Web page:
As it Happened…Beyond the stories – Our high-flying larrikin Prime Minister

John Gorton 1968
John Gorton in his office

Fifty-two years ago, one of Australia’s most fascinating characters rode into the public spotlight, leading us journalists on a tumultuous, three-year adventure.

And, beneath it all was the biggest story of all, unknown to anyone. John Gorton may have been our illegal Prime Minister. 

Gorton set a benchmark for Aussie mystery, larrikinism, sheer guts and survival.

Australia’s unlikely PM, who served in 1968-1971, was born out of wedlock in conservative 1911, had no birth certificate and an uncertain birthplace. A wartime fighter pilot, he was shot down and when rescued, his ship was torpedoed by the Japanese.   

But John Grey Gorton was far from sunk.

I joined Gorton’s (he wasn’t Sir John yet) media entourage for his prime ministerial opening of Esso-BHP’s plant at Victoria’s Long Island Point in 1970. At lunch, we all received a now politically incorrect, silver cigarette lighter. 

Gorton had a warming look with a perpetual smile on his open, battle-scarred face. Once met, women and men were attracted by his smile, soft speaking manner and keen listening ability.

He famously voted himself out of office but we now know that he may not have been even eligible to stand for office.

With no birth certificate, his date of birth on official forms shows 9 September, 1911, in Wellington, New Zealand. But his birthplace, as registered in documents in Victoria, shows Melbourne. 

There were also inaccuracies: His name given as John Alga Gordon, his unwed parents were recorded as husband and wife, his father’s name was incorrect and his sister was recorded as deceased.

Gorton’s father told him that he was born in Wellington and Gorton listed Wellington on his RAAF enlistment papers. This would have made him a New Zealand citizen from 1 January 1949 and dual-citizenship would have rendered Gorton ineligible to sit in Australia’s federal parliament.

With his parents frequently away on business, Gorton lived with his maternal grandparents in Melbourne until, at age four, he went to live with his parents in Sydney. 

At age eight, his mother contracted tuberculosis, was sent to a sanatorium and died, aged 32. Gorton lived with his father’s estranged wife, Kathleen, where he met his sister, Ruth, having been told she was dead.

Gorton boarded at Sydney Church of England Grammar School, went on to Geelong Grammar, became a school prefect and house captain and represented the school in athletics, football and rowing.

His father took out a second mortgage to allow Gorton to attend Oxford University.

He also took flying lessons and got a pilot’s licence. On holiday in Spain, he met his future wife, American Bettina Brown.

When his father died in August 1936, Gorton took over managing his orchard.

Elected to the Senate in 1949 under Robert Menzies and then Harold Holt, Gorton held several portfolios.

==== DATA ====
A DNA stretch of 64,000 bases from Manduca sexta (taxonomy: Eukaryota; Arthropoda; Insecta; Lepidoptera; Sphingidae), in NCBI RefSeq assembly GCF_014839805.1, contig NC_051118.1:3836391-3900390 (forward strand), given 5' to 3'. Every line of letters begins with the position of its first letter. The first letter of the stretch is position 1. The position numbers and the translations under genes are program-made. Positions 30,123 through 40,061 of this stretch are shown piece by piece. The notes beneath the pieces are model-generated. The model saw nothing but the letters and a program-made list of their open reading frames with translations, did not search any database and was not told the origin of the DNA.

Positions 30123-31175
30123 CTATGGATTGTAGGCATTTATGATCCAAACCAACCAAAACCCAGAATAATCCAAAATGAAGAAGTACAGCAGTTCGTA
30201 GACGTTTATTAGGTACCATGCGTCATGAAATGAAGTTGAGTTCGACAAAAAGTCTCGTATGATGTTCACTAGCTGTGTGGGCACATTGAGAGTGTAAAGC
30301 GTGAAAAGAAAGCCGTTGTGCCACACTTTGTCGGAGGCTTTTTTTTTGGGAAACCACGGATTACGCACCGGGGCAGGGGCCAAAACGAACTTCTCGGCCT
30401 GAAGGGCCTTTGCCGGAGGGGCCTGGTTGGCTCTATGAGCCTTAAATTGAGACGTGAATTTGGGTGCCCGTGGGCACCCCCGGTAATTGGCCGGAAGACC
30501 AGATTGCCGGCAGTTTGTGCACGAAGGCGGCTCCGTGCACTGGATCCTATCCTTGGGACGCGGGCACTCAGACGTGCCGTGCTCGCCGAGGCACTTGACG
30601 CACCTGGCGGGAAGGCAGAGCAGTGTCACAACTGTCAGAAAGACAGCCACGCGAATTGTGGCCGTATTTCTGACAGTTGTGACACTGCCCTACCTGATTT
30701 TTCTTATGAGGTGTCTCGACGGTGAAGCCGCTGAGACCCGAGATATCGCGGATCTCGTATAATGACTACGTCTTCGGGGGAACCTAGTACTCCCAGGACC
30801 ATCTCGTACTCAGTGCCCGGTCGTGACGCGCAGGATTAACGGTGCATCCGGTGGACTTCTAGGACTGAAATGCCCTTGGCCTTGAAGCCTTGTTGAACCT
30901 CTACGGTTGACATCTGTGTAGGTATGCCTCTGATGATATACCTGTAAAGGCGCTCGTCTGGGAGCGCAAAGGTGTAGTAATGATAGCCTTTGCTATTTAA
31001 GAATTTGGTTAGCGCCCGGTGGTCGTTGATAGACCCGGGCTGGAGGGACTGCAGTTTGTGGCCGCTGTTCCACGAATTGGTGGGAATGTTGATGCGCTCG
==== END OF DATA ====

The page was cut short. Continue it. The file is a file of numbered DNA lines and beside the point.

In Australian political history’s most dramatic circumstances, Gorton became PM after Harold Holt was washed out to sea and lost, on 17 December 1967. Gorton was the only senator to assume the office of PM, before switching to the House of Reps.

Amid growing public discontent at the Vietnam War, Gorton began withdrawing troops. Ahead of his time, by 47 years, in 1973 Gorton introduced a motion in Parliament calling for the decriminalisation of homosexuality. 

After Malcolm Fraser turned against Gorton, he called a caucus meeting. A motion of confidence was tied and he could have remained in office but he said: “That is not a vote of confidence, so the party will have to elect a new leader.” 

Billy McMahon was elected.

In World War II, Gorton enlisted in the RAAF. Too old at 29 for pilot training, he re-applied after the rule was relaxed, trained as a fighter pilot and was posted to Britain.

20 January 1943 Australia: Northern Territory. Group portrait of pilots of B Flight, No. 77 Squadron RAAF, in front of a Curtiss P-40 Kittyhawk aircraft. Back row, left to right: Sergeant (Sgt) G. B. Rich; Sgt M. Holdsworth; Sgt T. P. Power; Flying Officer (FO) John G. Gorton; Pilot Officer (PO) C. I. Winter-Irving; PO J. A. T. Hodgkinson; Sgt C. Laing; FO G. Gratton. Front row: Sgt P. R. McEwen; FO B. Wilson; FO J. C. Hastwell; Flt Lt George Shave, Flight Commander; Flt Lt R. C. Kimpton.

In a dogfight over the South China Sea, his engine failed and he landed on Bintang island, south east of Singapore. The plane flipped, Gorton’s nose was smashed and mutilated, his cheekbones broken and both arms badly slashed.  But he was rescued by the Royal Dutch East Indies Army. 

His face was so badly mutilated that an RAF staffer sent to collect him assumed he was near death, collected his personal effects and returned to Singapore without him.

Then, on an ammunition ship torpedoed outside Jakarta, Gorton found himself on a crowded life-raft, in shark-infested waters and with little drinking water until rescued by HMAS Ballarat.

Finally, he was on a ship to Fremantle, with seriously-infected arms needing treatment but more worried about the affect his mutilated face would have on his wife, Betty.

Sir John Gorton died at Sydney’s St Vincent’s Hospital in 2002, aged 90. He was cremated and his ashes interred at Melbourne General Cemetery.